I planned to record the song in time to release it for Rosh Hashanah. However, on Aug. 19, I contracted COVID and went into isolation for 10 days. Having been double-jabbed, the symptoms of the virus felt more like the flu. I dread to think what it would have been like without the vaccine. Nevertheless, when I came out of isolation on Aug. 30, I was shaky and weak. I texted Toby, my musical collaborator, and said, “I’m not in great shape.” He replied, “No worries, get some rest. I’ll be ready to back you up, or hold you up.”
On Sept. 4, I went to my producer, Dave Wah’s studio, located in Leith next to the Hibernian Football Club Stadium. Just like the old days, I donned the costume I wore to the pubs in 2019: a three piece suit of gray, Harris Tweed. On my left hand, I wore my Edwardian diamond and a Victorian mourning ring, life and death. Toby wore a gorgeous pair of black wool trousers held up by red suspenders, a pink shirt and a gray houndstooth flat cap. On his right pinky was a ring made out of an old, silver coin.
Toby and I recorded the song live. We faced each other, playing the way we would in a session. The benefit was that we maintained our musical chemistry by interacting naturally. Because we weren’t recording in separate booths, the drawback was that the sounds of my voice and his guitar were picked up in each other’s microphones. Intertwined. We couldn’t take a portion of one take and attach it to another. If we made a mistake, we started over. It was all or nothing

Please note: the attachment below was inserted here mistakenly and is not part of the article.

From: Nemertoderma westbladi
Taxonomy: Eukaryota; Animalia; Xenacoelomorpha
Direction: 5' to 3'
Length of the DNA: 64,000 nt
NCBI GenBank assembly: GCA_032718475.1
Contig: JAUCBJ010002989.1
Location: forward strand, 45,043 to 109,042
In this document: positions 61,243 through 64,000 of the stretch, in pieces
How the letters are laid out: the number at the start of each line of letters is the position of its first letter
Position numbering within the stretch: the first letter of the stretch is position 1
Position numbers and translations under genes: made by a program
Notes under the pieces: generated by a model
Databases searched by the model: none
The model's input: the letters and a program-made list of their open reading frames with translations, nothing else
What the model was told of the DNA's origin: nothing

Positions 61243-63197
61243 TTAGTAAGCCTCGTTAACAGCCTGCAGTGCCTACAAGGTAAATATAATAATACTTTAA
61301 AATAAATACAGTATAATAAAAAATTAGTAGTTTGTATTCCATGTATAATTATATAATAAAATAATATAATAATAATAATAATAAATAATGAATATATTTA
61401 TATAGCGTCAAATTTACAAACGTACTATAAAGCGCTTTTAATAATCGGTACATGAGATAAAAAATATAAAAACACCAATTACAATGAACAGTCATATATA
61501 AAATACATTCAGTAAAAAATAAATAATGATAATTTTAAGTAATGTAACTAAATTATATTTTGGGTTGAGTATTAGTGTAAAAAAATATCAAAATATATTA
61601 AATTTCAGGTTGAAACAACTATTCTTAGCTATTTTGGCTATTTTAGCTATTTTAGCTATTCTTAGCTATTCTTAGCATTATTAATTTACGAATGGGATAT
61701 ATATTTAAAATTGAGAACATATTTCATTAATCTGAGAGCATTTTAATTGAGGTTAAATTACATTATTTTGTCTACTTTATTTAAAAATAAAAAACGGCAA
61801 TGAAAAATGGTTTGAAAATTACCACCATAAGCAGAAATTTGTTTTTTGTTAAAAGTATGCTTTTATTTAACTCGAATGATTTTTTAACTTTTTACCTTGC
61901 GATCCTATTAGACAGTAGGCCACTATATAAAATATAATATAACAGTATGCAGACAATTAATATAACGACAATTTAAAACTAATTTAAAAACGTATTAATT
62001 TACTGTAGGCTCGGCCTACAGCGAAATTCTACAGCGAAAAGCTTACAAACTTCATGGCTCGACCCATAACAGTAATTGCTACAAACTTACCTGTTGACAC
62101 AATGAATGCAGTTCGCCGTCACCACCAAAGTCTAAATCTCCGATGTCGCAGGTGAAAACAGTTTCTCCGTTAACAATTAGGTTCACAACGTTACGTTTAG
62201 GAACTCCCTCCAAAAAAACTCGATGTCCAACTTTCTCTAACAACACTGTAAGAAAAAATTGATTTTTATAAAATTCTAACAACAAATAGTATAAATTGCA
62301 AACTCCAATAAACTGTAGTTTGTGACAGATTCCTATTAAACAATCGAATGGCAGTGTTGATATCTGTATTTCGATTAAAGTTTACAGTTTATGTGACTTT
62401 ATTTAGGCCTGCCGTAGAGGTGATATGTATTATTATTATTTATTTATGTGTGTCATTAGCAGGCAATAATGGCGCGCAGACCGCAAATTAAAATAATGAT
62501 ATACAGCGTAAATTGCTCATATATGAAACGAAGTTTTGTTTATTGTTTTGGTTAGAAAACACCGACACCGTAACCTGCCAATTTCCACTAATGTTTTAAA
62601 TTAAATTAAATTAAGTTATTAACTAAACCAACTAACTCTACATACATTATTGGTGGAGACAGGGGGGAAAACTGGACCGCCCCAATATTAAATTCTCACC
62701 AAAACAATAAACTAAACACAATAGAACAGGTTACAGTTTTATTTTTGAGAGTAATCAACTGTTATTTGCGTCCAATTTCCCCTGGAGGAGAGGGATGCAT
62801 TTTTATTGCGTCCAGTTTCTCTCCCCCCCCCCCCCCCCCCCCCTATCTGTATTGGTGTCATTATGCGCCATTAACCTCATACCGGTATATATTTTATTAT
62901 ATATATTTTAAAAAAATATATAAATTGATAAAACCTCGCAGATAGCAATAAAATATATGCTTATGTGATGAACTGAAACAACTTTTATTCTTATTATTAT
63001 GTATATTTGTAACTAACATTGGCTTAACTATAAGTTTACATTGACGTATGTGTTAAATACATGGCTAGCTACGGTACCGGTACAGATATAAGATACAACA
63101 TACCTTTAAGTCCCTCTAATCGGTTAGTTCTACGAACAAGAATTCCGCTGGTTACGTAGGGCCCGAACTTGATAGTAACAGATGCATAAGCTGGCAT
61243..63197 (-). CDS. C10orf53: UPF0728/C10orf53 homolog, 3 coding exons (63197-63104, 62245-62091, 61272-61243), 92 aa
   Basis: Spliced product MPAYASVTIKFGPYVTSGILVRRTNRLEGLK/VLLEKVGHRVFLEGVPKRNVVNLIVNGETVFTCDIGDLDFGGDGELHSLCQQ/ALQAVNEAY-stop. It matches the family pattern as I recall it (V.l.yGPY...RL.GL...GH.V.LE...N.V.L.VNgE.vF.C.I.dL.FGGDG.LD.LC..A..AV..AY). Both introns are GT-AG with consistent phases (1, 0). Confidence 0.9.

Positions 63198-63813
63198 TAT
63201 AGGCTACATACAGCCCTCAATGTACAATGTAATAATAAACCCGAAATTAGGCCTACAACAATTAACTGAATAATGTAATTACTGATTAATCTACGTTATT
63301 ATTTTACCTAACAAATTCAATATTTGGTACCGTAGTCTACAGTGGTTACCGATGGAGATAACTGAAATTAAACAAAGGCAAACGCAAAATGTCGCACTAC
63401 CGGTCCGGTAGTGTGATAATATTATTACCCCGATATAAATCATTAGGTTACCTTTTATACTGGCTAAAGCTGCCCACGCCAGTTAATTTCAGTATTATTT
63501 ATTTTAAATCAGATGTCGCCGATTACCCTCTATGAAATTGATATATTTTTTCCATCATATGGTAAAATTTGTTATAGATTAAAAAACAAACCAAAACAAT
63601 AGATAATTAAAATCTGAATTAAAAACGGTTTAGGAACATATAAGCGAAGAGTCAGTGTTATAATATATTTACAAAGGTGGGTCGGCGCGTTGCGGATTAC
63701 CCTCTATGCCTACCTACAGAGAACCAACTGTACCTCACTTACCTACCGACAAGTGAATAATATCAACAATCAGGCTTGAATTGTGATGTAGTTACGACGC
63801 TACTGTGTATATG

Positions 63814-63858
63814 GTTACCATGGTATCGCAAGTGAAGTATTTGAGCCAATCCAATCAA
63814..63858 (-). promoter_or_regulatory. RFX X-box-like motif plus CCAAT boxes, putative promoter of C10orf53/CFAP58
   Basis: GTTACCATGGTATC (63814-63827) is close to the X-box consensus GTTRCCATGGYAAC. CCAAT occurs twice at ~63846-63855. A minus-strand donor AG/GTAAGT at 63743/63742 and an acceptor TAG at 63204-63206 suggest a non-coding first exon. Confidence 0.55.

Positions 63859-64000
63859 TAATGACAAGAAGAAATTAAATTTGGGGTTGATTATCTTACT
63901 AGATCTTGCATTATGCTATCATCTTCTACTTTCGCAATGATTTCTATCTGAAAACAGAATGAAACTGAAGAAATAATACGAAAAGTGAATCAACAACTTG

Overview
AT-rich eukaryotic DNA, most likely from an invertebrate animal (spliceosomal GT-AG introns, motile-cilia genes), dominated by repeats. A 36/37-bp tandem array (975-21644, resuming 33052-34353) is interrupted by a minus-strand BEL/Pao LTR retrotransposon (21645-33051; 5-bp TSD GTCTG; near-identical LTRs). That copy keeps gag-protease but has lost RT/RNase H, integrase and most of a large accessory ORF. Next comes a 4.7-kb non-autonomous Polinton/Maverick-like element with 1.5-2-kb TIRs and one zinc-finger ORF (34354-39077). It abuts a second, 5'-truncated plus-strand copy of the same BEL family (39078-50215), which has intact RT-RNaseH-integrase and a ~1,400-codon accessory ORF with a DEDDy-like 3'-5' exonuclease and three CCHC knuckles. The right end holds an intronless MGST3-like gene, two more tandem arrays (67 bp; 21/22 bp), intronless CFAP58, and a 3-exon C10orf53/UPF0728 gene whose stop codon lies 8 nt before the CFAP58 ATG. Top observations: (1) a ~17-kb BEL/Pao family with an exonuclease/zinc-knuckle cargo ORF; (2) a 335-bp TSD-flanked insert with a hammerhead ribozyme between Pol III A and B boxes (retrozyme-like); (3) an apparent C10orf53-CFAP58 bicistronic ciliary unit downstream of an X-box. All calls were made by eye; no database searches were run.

Gargling strange herbs I bought from a pagan bouzouki player (no lie), swallowing Sudafed and sucking on my landlady’s homemade pastilles in between each take, I sang “Avinu Malkeinu.” It took 15 takes before we got an audio recording that was suitable. Then came the videographer and we did it over again. We got it done on the fifth take.
The urgency to complete a project we had worked so hard on carried me through. But on the following day, I couldn’t get up. I felt terrible. I slept the day away.
Later that evening, I saw online that several musos, barmaids, and regulars were in isolation for COVID-19. It seems I contracted the virus at the beginning of another surge.
A realization that many of us are starting to swallow finally sunk in. I’d seen it in the news, heard it on the radio. I suppose I tried to block it out. COVID-19 is here to stay. I had been waiting so long for the pubs to reopen, for the music to come back, for things to return to “normal,” that I forgot about that interminable phrase I heard government officials say in the beginning of it all — “new normal.” This was it.
Short on staff, Sandy Bell’s was shut for the week. The same happened to Captain’s. Several musicians had to cancel their gigs. Restaurants, performance halls and sports venues were experiencing similar problems.
This time the government wasn’t going into lockdown. The vaccine had done its job. Severe cases were low and the hospitals weren’t overwhelmed. Yes, things would continue, albeit in fits and starts as we adapted.
On Rosh Hashanah, I was a gray, wilted thing. I walked into the Antiquary, a folk pub located in Stockbridge. In a sort of whisper, I sang the song, feeling mournful. Then, a violin started to hum behind me, wavering, searching for the right note, then finding it. Next, I heard the warbling twang of an irish bouzouki. A hand drum took up a rhythm. Then, voices started up, unsure of the words but eager to join the chorus. Some sang, some hummed with me each time I came to the words, “Avinu Malkeinu, Avinu Malkeinu.” And then, the song carried through the room.
Amanda Chemeche is a queer writer and folk musician living between Edinburgh and NYC. A Yale and Trinity College Dublin alumni, they are currently working on their first book and completing a Creative Writing MFA at Columbia University.